Clinical and functional correlates of parkinsonism in a population-based sample of individuals aged 75 +: the Pietà study

Thiago Cardoso Vale, Francisco Eduardo Costa Cardoso, Danilo Jorge da Silva, Elisa de Paula Franca Resende, Débora Palma Maia, Mauro César Quintão Cunningham, Henrique Cerqueira Guimarães, João Carlos Barbosa Machado, Antônio Lúcio Teixeira, Paulo Caramelli, Maira Tonidandel Barbosa

Research output: Contribution to journalArticlepeer-review


Background: Parkinsonism is strongly associated with ageing, and many studies have suggested that parkinsonian signs may affect up to half of older adults and is associated with a wide range of adverse health outcomes. We compared clinical and functional characteristics of oldest-old community-dwelling individuals with parkinsonism (parkinsonian group [PG]) to individuals without parkinsonism (non-parkinsonian group [NPG]. Methods: The Pietà study is a population-based study conducted in Caeté, southeast Brazil, involving 607 individuals aged 75 + years submitted to an extensive clinical evaluation. A subset of 65 PG individuals (61.5% women, median age of 82 years) was compared to 542 NPG individuals (64.8% women, median age of 80 years). Results: PG individuals had significantly more functional impairment, clinical comorbidities (including number of falls, loss of bladder control and dysphagia) and major depression. Multivariate analysis revealed that older age, higher UPDRSm scores, lower category fluency test (animals/minute) and delayed recall memory scores were associated with PG. This group was also more cognitively impaired, with lower performance than NPG individuals in the Mini-Mental State Examination, category fluency test (animals/minute), clock drawing and in delayed recall (p < 0.001 for all tests). UPDRSm scores were the most contributing factor to cognition that independently explained variability in functionality of the entire sample. Conclusion: Individuals aged 75 + years with parkinsonism were significantly more clinically and functionally impaired in this population-based sample. Cognitive dysfunction explained most of the loss of functionality in these patients. UPDRS-m scores contributed independently to explain variability in functionality in the whole sample.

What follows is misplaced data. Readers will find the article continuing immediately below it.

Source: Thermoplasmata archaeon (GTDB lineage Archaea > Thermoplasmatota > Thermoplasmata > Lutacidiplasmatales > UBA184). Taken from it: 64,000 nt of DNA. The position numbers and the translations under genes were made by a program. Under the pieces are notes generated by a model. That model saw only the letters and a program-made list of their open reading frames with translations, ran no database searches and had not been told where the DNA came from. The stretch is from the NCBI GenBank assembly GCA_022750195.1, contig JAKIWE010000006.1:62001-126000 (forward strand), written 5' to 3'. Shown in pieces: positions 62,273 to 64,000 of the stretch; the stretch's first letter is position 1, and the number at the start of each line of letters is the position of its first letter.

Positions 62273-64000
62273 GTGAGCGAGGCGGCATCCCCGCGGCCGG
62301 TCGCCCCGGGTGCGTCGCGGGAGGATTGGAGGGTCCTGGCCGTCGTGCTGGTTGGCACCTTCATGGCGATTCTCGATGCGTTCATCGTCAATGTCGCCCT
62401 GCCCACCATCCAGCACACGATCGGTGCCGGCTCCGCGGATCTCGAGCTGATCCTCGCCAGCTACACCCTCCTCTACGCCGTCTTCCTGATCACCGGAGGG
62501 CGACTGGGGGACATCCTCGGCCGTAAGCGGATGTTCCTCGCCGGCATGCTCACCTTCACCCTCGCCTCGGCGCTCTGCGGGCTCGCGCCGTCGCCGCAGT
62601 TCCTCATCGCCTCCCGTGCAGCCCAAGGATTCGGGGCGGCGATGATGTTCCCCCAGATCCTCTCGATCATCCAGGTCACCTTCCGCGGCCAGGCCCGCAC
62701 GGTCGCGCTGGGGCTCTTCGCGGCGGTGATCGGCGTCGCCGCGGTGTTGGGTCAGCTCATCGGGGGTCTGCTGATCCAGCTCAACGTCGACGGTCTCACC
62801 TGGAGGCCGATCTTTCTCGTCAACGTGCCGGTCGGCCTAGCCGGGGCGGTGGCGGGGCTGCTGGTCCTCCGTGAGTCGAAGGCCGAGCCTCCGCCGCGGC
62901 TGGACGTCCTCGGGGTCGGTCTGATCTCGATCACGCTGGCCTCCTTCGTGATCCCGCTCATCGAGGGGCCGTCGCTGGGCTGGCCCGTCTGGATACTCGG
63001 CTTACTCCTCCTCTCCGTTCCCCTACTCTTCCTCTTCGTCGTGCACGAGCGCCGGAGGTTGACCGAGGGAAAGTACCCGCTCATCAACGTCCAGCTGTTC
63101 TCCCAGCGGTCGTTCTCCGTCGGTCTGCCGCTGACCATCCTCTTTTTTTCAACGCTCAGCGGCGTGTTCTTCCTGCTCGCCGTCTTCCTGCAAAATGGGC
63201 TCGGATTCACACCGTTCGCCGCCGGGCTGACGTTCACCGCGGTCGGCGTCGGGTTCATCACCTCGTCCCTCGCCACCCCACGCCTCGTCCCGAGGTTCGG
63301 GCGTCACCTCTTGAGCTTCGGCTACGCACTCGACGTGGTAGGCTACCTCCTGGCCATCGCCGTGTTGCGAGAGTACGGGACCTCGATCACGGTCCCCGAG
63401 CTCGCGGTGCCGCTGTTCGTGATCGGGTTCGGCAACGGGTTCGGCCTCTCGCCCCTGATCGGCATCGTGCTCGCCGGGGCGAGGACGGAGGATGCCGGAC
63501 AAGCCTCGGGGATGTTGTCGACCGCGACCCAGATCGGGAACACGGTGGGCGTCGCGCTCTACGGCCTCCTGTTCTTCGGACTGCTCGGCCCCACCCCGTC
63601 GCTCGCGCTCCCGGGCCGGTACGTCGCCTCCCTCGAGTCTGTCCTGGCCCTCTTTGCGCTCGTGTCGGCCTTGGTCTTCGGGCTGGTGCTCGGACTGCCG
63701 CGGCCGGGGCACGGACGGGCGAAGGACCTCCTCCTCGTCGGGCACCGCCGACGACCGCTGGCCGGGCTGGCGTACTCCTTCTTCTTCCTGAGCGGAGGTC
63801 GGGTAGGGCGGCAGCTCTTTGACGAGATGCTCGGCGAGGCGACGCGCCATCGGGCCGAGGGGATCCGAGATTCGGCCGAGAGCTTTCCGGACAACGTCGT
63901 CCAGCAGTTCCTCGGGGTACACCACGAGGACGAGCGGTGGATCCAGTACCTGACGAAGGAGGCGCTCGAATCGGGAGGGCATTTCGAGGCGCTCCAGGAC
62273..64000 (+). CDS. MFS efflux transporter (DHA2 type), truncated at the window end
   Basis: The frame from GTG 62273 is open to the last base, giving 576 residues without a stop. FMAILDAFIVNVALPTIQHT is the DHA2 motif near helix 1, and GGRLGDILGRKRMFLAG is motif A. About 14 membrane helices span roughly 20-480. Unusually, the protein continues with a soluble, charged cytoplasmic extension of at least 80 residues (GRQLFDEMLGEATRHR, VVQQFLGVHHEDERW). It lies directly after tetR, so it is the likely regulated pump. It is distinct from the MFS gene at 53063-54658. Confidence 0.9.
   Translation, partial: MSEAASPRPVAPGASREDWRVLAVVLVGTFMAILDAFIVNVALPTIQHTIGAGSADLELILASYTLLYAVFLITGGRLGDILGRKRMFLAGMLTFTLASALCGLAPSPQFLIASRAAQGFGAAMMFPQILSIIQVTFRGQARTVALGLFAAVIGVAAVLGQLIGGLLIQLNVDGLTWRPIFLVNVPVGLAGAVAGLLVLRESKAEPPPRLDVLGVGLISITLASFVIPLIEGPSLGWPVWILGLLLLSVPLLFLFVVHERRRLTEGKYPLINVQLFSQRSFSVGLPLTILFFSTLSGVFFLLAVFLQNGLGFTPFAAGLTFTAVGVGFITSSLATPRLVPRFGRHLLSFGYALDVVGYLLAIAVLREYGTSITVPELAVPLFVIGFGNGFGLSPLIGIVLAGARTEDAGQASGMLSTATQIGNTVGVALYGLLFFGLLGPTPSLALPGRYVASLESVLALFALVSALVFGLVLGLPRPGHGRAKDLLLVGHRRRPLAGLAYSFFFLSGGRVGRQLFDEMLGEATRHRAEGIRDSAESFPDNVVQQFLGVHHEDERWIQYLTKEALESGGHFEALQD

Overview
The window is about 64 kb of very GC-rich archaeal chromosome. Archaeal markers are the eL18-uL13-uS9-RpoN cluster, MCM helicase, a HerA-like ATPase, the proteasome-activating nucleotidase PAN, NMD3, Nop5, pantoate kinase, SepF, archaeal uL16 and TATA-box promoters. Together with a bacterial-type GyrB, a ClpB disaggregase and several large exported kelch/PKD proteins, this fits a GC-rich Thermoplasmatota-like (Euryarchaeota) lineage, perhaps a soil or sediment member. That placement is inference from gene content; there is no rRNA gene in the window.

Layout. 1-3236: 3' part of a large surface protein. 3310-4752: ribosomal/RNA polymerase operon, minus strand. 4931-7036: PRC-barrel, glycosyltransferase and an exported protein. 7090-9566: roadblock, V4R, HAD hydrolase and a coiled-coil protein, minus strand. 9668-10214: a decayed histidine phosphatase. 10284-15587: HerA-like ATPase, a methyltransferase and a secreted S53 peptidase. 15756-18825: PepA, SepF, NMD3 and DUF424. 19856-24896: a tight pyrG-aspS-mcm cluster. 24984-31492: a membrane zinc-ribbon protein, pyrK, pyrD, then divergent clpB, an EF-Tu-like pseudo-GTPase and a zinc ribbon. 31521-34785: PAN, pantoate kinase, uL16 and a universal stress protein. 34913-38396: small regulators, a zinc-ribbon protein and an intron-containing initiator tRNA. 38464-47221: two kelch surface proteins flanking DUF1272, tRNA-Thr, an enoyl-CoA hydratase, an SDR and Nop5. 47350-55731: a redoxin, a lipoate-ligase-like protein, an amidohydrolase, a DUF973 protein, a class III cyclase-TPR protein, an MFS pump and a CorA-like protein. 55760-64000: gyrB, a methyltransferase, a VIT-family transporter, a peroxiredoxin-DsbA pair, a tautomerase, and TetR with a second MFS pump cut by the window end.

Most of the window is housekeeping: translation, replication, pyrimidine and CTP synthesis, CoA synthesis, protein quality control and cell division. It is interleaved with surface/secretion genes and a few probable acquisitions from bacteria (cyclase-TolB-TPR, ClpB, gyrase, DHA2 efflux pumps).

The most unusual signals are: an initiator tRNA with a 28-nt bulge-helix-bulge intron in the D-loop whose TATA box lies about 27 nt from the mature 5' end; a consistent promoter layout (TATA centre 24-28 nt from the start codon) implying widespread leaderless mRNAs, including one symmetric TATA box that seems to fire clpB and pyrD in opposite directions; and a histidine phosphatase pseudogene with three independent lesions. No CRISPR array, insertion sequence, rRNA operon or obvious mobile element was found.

Original languageEnglish (US)
Article number276
JournalBMC Neurology
Issue number1
StatePublished - Dec 2023
Externally publishedYes


  • Alzheimer’s disease
  • Dementia
  • Functional decline
  • Parkinsonism
  • Parkinson’s disease

ASJC Scopus subject areas

  • Clinical Neurology


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